Thailand has one of the fastest growing e-commerce markets in South East Asia and the Thai government expects to generate annual revenue of Baht 5 billion from this measure.

Personal tax reforms to increase fairness

There is a relatively low number of registered personal income taxpayers in Thailand. Reforms are therefore expected to target improved compliance.

The pandemic has shifted more sole traders online, making their activities more visible. It has been reported that the Revenue Department aims to pull 500,000 individuals into the tax system, including online merchants and influencers, YouTubers and freelancers.

Personal tax rates in Thailand range from 5% to 35% whilst the standard corporate tax rate is 20%. Small and medium Thai companies meanwhile receive preferential tax treatment. The first Baht 300,000 of profit is exempt from tax, whilst the profit from Baht 300,001 to Baht 3 million is taxed at the rate of 15%.

The disparity in personal and company tax rates may entice entrepreneurs entering the tax system to consider trading as a company instead to pay less tax on their profits. A law has been drafted to allow single shareholder companies to be formed in Thailand, which would make it simpler for small businesses to operate as a company.

One of the reasons for the tax restructuring proposed for 2022–2026 is to increase revenue collections in the long term to meet the needs of an ageing population.

Thailand’s old-age dependency ratio, defined as the number of persons aged 65 and over relative to the 20–64 years old population, is projected to increase rapidly over the coming years. Greater demand is therefore expected to be placed on the social security system and the public health sector in the future.

The timing of any ambitious tax reforms will be dependent on how quickly the government can reign in the pandemic’s impact on the country’s economy.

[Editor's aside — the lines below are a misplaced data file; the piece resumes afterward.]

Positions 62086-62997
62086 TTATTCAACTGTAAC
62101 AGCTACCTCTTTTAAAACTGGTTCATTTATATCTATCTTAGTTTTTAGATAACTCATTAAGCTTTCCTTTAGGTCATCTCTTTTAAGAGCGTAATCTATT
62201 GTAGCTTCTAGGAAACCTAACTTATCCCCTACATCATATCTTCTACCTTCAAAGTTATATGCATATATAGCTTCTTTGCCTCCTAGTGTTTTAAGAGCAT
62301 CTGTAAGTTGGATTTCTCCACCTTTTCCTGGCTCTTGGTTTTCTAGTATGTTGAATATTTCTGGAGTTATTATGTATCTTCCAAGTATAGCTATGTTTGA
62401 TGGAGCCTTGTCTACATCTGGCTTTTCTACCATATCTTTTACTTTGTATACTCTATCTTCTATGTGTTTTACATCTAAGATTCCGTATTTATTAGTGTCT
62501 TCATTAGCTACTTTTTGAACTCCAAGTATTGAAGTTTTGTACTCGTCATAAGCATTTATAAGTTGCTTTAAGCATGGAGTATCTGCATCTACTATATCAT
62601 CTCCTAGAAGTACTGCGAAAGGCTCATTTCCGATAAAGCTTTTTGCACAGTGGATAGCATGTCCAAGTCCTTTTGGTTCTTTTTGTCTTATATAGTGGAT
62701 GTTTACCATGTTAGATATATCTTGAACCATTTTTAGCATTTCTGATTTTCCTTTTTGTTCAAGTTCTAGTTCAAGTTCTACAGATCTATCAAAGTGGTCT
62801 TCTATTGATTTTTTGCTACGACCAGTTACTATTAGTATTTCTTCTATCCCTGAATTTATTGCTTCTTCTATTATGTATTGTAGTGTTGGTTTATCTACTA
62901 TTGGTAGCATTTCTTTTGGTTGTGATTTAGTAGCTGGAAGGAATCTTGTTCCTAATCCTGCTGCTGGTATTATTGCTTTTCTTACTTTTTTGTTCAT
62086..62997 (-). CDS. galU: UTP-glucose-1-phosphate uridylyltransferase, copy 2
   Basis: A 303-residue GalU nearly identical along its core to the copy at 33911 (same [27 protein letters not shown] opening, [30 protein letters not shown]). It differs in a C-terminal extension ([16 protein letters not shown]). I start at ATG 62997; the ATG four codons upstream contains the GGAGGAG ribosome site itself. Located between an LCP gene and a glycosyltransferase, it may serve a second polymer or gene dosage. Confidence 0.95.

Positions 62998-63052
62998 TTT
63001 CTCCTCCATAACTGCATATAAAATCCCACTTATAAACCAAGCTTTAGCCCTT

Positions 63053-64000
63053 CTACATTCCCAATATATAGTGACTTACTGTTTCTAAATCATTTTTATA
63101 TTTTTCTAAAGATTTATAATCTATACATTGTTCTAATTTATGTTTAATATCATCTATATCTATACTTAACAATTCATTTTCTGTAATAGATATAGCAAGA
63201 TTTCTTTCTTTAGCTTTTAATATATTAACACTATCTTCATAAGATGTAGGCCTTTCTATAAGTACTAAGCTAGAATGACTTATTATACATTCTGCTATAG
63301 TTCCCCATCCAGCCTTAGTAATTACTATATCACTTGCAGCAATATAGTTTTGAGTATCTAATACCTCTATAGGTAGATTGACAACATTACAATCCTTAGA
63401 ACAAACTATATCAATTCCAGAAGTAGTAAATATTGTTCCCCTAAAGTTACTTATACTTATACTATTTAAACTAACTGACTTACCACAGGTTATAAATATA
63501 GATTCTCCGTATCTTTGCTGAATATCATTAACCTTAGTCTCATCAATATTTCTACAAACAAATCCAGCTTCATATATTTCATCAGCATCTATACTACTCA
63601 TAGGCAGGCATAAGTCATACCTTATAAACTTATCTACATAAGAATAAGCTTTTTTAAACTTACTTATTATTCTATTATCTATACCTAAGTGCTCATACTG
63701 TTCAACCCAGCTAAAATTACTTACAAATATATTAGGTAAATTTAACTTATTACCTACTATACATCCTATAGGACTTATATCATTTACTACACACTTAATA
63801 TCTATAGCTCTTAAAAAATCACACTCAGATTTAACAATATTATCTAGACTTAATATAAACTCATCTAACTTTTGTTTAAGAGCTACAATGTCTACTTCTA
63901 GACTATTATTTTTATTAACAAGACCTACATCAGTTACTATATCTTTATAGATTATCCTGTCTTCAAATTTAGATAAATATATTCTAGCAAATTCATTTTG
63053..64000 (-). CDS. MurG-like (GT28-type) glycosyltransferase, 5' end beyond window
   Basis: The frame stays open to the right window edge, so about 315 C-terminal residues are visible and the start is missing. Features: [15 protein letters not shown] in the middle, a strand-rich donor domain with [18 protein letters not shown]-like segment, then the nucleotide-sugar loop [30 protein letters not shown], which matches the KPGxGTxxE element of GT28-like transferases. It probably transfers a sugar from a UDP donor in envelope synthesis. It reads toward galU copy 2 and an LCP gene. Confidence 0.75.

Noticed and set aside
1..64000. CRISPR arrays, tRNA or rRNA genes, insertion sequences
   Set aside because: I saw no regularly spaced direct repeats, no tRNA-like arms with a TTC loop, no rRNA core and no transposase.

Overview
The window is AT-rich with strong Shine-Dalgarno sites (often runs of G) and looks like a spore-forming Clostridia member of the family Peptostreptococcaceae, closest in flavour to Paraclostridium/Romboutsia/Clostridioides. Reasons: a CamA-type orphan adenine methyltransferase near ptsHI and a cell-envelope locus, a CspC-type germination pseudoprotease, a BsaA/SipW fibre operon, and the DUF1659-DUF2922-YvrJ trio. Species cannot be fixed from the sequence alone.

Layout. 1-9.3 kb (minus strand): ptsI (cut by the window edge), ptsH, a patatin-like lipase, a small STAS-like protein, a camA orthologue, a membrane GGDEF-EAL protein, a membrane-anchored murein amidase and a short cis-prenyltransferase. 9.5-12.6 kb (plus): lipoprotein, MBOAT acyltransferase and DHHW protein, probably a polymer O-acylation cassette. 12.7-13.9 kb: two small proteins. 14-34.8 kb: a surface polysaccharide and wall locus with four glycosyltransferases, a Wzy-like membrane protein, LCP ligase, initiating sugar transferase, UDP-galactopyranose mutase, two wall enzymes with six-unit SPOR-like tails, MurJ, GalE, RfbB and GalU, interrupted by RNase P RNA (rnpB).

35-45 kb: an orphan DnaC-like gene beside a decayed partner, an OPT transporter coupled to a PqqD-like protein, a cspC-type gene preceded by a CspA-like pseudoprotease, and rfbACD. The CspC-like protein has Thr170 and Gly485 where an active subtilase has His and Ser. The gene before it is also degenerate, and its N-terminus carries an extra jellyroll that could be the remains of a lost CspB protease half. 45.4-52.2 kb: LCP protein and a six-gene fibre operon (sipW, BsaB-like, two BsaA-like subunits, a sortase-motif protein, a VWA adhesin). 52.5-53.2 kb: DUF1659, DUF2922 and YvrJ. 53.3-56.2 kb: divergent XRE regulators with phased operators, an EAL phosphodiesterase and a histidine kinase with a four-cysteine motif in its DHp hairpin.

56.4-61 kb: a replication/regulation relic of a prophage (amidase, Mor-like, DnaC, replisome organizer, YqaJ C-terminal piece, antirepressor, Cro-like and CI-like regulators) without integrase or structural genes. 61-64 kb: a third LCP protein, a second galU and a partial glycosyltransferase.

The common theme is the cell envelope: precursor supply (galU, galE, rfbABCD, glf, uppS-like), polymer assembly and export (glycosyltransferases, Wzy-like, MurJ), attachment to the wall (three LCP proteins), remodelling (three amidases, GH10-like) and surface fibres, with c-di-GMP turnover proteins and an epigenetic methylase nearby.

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As the hospitality industry struggles, taxes are knocking on the door

HLB International Transfer Pricing Centre of Excellence

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One of the long-term effects of the pandemic – besides the business effects that vary between different activities in the hospitality industry – are the tax consequences that result from the dramatic changes due to COVID-19.

The hospitality industry in general, was performing at a great level until December 2019, while the pandemic was in gestation. Hotels, restaurants, adventure activities, airlines and all related services attached to that “normal” situation were in a booming stage; then suddenly every single activity related to hospitality reduced almost to nil.

Countries in full lockdown stopped hospitality and the freedom mobility value chain. Almost every flight was cancelled and a zero-tourism season – never seen before – became a reality. The nightmare started…

Despite all this well-known reality, governments have spent their scarce resources trying to address at least three priorities:

  1. To solve the health effects of the pandemic,
  2. To mitigate huge unemployment rates, another consequence of the lockdowns, and
  3. To compromise on both current and extraordinary expenditure; whilst income derived from taxes is also plunging, stressing the conditions of deficit severely.

The OECD has stressed the fact that governments must focus on getting the economy back to work, while acknowledging that fiscal equilibrium might not be the goal for 2020 -2022. Yet all jurisdictions are seeking innovative ways to obtain fresh fiscal income that will start the road towards the fiscal recovery.